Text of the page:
Photosynthesis Cellular Respiration
By Justin Bohn and Sameer Mohiuddin
Reactants: CO2 +H2O+energy
products: O2 +C6H12O6The first thing that happens in photosynthesis is, energy is captured from sunlight. Then, light energy is converted to chemical energy, which is temporarily stored in ATP. Next is, the chemical energy stored in ATP powers the formation of organic compounds (i.e.sugar), using carbon dioxide (CO2). The innermost part of chloroplasts, called the stroma. Most of the enzymes crucial in the process of photosynthesis are normally set in the stroma and in the thylakoid membranes. The stroma is also involved in the combination of organic molecules from water and carbon dioxide. This stroma function is generally known as either the light independent reactions or the dark reactions. Grana (granum) are stacks of structures called thylakoids, which are little disks of membrane on which the light-dependent reactions of photosynthesis take place.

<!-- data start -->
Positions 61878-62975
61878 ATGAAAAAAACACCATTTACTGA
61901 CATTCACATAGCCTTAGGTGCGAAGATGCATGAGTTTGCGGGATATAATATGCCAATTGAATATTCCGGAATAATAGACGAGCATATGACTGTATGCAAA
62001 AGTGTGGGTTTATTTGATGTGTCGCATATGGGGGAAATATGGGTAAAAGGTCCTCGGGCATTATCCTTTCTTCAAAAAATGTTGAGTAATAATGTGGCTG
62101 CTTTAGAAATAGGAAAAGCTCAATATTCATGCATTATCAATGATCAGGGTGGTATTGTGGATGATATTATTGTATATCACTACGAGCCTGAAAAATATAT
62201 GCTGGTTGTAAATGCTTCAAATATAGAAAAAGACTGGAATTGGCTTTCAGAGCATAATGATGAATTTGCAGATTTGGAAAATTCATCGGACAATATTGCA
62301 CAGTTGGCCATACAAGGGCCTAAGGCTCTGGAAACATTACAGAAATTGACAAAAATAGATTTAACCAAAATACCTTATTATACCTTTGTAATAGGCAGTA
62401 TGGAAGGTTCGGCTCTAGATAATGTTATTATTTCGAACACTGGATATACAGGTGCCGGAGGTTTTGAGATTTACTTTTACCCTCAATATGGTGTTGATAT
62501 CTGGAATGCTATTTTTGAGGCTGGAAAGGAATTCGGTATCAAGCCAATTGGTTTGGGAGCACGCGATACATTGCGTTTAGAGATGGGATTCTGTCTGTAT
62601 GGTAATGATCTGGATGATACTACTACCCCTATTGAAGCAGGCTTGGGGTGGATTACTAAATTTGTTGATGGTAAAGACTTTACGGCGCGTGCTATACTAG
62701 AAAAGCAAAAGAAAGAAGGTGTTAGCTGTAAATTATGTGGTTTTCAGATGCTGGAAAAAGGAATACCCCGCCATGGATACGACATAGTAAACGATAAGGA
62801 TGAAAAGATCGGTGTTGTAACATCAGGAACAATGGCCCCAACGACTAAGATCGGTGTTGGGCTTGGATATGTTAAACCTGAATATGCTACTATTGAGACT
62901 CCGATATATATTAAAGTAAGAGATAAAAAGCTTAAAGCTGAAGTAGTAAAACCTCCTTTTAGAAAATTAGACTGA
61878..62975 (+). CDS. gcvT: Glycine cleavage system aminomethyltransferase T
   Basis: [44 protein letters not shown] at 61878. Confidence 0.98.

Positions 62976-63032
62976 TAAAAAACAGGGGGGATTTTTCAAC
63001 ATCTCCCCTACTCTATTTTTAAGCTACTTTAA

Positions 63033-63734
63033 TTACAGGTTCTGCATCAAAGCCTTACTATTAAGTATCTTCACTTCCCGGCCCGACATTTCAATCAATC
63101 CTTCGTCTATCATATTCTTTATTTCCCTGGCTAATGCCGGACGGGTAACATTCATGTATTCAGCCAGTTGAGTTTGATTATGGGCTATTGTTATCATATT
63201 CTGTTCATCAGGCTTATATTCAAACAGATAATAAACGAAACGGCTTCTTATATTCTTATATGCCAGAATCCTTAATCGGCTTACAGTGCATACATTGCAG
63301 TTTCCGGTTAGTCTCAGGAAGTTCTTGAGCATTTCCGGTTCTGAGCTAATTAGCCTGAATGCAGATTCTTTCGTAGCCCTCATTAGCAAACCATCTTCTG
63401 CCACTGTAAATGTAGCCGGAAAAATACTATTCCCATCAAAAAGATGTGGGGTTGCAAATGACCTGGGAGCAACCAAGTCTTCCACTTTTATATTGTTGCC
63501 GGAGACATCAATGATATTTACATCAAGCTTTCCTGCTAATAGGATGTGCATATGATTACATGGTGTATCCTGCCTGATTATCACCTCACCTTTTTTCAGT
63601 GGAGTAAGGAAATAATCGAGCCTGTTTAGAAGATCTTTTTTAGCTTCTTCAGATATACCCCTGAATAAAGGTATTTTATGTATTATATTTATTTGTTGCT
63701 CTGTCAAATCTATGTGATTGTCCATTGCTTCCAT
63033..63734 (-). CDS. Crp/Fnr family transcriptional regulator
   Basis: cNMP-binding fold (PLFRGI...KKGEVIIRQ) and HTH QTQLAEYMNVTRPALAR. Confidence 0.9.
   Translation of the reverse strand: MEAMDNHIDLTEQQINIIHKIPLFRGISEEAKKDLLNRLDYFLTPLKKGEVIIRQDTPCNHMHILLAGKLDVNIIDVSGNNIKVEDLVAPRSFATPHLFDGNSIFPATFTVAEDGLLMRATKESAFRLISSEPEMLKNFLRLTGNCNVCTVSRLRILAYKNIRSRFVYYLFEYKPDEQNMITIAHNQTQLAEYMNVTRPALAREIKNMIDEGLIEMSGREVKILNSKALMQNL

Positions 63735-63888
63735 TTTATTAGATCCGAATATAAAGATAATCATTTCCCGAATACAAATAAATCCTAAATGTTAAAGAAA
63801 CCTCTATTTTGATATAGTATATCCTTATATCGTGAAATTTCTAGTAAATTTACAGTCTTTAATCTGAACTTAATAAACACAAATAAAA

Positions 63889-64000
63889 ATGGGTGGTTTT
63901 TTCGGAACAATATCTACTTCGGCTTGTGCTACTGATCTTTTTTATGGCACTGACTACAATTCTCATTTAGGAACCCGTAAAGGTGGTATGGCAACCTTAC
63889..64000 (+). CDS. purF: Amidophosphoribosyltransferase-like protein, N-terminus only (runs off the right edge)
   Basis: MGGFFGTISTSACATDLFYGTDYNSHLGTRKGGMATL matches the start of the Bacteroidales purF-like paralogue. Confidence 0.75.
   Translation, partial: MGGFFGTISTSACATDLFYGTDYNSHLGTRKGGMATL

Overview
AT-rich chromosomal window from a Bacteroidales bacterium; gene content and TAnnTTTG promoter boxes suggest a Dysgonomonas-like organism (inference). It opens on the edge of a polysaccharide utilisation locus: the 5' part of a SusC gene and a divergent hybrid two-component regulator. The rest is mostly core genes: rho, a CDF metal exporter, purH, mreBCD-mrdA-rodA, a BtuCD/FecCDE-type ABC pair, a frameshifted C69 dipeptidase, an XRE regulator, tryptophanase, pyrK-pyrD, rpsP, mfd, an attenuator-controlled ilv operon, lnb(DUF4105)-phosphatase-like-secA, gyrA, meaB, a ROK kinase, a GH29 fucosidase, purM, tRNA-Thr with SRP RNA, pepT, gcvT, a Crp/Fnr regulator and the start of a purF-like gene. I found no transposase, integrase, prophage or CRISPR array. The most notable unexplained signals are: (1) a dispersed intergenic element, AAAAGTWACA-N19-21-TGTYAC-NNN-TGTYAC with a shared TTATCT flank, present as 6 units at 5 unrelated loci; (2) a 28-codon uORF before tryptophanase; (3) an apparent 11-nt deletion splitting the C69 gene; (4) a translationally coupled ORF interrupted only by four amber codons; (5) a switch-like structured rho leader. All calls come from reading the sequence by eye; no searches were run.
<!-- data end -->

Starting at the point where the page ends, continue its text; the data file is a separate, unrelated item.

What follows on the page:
Cellular respiration is the way that cells break down sugar that is eaten or produced and this in turn gives them energy called ATP. The total number of ATP it gets is 36 in aerobic respiration. First the sugar molecule (glucose) enters the cells cytoplasm through facilitated diffusion. Then in the cytoplasm glycolysis breaks it into two pyruvates and two ATP is created. It also releases carbon dioxide. It then goes to the mitochondria and the krebs cycle is activated releasing two ATP and H2O. Then it goes into the electron transport train and 32 ATP is released ending the aerobic respiration with 36 ATP in total. Next is Anaerobic Respiration which instead of going into the mitochondria after glycolysis. It stays in the cytoplasm and only gives you two ATP. Also it give off lactic acid which makes your muscles sore. The Equation is C₆H₁₂O₆ + O₂ → CO₂ + H₂O + energy
Cellular respiration takes a glucose molecule and combines it with oxygen and the result is energy in the form of ATP. Photosynthesis takes carbon dioxide and combines it with water, enabled by sun’s energy. The two processes are similar in that they both produce energy, albeit in two different forms. They are different in that photosynthesis assembles the glucose molecule, while cellular respiration takes it apart.